Gmina filed a complaint to the Supreme Administrative Court arguing that, while filing an application for the registration of trade mark consisting of the geographical name of Polanica Zdrój, the company ZUK has a mandatory obligation to demonstrate the right to use the name. The Governor asked the court to reject the complaint because a geographical name is not the name of local government but the name commonly used and there is no legal basis for placing restrictions on its use, and what is linked to that - to charge fees for the use of a Polanica Zdrój name and that the name of a place can not be regarded as a trademark.
The Supreme Administrative Court (oz. Wroclaw) in its judgment of 18 March 2003, act signature II SA/Wr 2928/02
ruled that there is no legal basis for the municipal council to take a resolution on the commercial use of the name of the city and to establish the level of fees charged for such use. The city council has exceeded the scope of its powers by setting a draft of a contract in its resolution and stepped into the powers of the mayor which is a body entitled and empowered to manage the city, and thus being the right party to enter into such contracts.
On 10 April 1996 the Polish company PPZU Kry-Pop from Krynica filed a request to the Polish Patent Office to issuee a decision on the invalidation of of the right of protection for word-figurative trade mark Krynica Zdrój R-88722 owned by "Mul." company from Warsaw (later on the ownership of the company was transfered to Krynica Zdrój Sp. z o.o. from Zywiec) registered in class 32 for goods such as sparkling mineral water, mineral water and flavored water.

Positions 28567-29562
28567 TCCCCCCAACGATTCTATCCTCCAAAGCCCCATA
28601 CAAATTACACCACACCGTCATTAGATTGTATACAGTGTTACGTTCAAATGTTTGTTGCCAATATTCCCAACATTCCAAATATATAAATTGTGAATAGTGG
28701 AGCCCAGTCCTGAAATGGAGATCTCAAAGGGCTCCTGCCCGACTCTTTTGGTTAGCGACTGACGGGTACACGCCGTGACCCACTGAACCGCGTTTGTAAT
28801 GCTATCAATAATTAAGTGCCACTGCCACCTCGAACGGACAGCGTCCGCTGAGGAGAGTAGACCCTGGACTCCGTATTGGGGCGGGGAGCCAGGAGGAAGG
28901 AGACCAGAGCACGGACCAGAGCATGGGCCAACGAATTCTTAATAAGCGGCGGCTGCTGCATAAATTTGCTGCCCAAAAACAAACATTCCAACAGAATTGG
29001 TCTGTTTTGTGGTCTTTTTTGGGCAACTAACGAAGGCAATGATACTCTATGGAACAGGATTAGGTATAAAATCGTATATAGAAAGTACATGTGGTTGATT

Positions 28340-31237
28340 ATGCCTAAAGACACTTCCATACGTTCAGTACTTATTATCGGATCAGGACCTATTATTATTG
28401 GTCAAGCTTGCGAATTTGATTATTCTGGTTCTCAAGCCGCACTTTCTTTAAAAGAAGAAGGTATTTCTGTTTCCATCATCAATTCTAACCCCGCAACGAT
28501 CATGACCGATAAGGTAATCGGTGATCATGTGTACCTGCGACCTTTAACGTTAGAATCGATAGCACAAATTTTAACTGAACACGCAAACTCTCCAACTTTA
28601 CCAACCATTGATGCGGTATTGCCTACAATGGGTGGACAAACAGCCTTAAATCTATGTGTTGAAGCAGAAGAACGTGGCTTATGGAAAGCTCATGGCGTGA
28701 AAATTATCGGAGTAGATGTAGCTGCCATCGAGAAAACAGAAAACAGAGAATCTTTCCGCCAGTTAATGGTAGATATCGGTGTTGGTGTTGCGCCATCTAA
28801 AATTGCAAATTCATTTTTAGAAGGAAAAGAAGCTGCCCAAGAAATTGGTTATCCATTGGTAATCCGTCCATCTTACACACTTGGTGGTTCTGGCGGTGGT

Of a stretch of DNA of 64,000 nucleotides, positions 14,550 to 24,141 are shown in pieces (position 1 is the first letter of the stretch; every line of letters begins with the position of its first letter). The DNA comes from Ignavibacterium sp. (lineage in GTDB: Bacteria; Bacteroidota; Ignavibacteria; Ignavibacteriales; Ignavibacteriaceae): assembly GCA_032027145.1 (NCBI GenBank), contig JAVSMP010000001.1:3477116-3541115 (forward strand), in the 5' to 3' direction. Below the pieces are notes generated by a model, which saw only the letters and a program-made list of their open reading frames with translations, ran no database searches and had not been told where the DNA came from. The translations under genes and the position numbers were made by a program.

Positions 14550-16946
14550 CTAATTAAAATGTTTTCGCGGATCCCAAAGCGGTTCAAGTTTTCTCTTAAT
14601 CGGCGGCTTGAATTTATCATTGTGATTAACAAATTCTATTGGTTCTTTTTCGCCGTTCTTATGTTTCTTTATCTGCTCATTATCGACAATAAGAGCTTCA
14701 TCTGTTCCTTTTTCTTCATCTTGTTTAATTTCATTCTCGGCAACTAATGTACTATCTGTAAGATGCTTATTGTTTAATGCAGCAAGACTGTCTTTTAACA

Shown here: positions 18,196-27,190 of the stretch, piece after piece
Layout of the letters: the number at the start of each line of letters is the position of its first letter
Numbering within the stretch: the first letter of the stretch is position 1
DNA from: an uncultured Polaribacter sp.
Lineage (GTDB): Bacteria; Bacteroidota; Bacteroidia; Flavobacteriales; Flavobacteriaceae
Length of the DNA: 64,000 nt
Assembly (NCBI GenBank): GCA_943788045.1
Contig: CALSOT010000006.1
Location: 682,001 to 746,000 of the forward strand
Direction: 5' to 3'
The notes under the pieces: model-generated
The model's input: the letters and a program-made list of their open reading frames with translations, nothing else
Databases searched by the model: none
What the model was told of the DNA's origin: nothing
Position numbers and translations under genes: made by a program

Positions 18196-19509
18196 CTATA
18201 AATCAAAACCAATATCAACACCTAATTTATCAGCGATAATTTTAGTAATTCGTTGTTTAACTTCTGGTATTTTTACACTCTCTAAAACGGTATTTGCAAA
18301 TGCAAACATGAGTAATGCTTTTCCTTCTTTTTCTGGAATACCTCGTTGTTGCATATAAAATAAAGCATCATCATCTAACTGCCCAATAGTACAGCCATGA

Kry-Pop argued that the contested trade mark is similar to its trade mark "Kryniczanka" R-95268 registered with an earlier priority which is also widely known in Poland for the designation of mineral water originating from the area of the town of Krynica. The District Administrative Court in Warsaw in its judgment of 12 May 2004, act signature 6 II SA 1156/02, ruled that "Krynica Zdrój" and "Kryniczanka" trade marks are not similar to the extent that they may mislead customers as to the origin of the goods and they differ in visual and phonteic aspects. In addition, in the absence of similarity of both trademarks it was difficult for the Court to decide whether the rules of social coexistence were violated by the later registration of a trade mark which has a different phonetic tone and which is not misleading customers about the origin of goods.
The District Administrative Court in Warsaw in its judgment of 17 January 2006, act signature VI SA/Wa 1945/05 in case concerning SZCZAWNICKI zdrój R-147476 trade mark ruled that the Polish Patent Office while deciding the request for the invalidation of the right of protection for a trade mark has to examine the sign in a form in which it was applied for the registration not in a form that the trade mark is used on the market, for example as the product label. The refusal of the invalidation of SZCZAWNICKI Zdrój trade mark (used inter alia as a designation for mineral waters), which was conducted by the Polish Patent Office without adequate consideration, especially in case if the disputed mark has information character that points to the place of origin of goods that are produced by the prorietor of the earlier trade mark registration and which may in consequence be perceived by the consumers as an indication which has no relation with a given producer, was made in violation with the provisions of administrative procedure.